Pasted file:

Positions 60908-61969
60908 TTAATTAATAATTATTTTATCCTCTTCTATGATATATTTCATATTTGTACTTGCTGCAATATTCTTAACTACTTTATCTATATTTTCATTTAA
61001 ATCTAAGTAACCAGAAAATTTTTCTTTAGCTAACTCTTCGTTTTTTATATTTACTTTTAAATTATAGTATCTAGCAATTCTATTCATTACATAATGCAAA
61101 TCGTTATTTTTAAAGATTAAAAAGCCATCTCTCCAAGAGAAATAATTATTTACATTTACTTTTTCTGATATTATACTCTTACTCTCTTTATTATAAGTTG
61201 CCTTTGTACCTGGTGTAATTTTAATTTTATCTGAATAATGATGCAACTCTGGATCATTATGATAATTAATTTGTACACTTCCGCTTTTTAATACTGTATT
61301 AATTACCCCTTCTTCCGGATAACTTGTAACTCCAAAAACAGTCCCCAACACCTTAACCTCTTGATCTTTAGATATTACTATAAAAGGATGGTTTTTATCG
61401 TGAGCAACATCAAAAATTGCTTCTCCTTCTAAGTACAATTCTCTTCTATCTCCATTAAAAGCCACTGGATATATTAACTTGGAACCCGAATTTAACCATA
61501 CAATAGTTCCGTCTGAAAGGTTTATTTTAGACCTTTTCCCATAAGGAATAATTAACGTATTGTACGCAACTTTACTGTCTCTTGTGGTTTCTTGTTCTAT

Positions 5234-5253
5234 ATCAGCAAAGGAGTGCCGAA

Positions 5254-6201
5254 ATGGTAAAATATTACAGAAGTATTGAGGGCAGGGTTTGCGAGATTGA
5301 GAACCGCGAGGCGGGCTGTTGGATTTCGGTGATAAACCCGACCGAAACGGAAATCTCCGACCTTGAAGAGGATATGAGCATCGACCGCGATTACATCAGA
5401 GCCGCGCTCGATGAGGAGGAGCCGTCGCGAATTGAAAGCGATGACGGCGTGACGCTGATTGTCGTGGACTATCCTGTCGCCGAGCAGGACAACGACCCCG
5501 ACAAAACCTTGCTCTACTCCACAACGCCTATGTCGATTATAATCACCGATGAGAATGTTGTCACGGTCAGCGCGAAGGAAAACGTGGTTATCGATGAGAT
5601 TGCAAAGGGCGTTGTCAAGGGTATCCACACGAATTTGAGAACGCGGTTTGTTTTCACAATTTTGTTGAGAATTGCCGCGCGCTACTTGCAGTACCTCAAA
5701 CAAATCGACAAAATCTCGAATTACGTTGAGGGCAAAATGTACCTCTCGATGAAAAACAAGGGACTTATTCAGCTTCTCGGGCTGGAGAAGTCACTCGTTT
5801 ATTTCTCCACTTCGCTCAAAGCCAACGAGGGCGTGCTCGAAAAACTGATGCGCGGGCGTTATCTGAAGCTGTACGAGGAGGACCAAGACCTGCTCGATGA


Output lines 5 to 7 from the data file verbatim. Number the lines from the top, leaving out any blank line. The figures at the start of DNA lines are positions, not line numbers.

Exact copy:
61201 CCTTTGTACCTGGTGTAATTTTAATTTTATCTGAATAATGATGCAACTCTGGATCATTATGATAATTAATTTGTACACTTCCGCTTTTTAATACTGTATT
61301 AATTACCCCTTCTTCCGGATAACTTGTAACTCCAAAAACAGTCCCCAACACCTTAACCTCTTGATCTTTAGATATTACTATAAAAGGATGGTTTTTATCG
61401 TGAGCAACATCAAAAATTGCTTCTCCTTCTAAGTACAATTCTCTTCTATCTCCATTAAAAGCCACTGGATATATTAACTTGGAACCCGAATTTAACCATA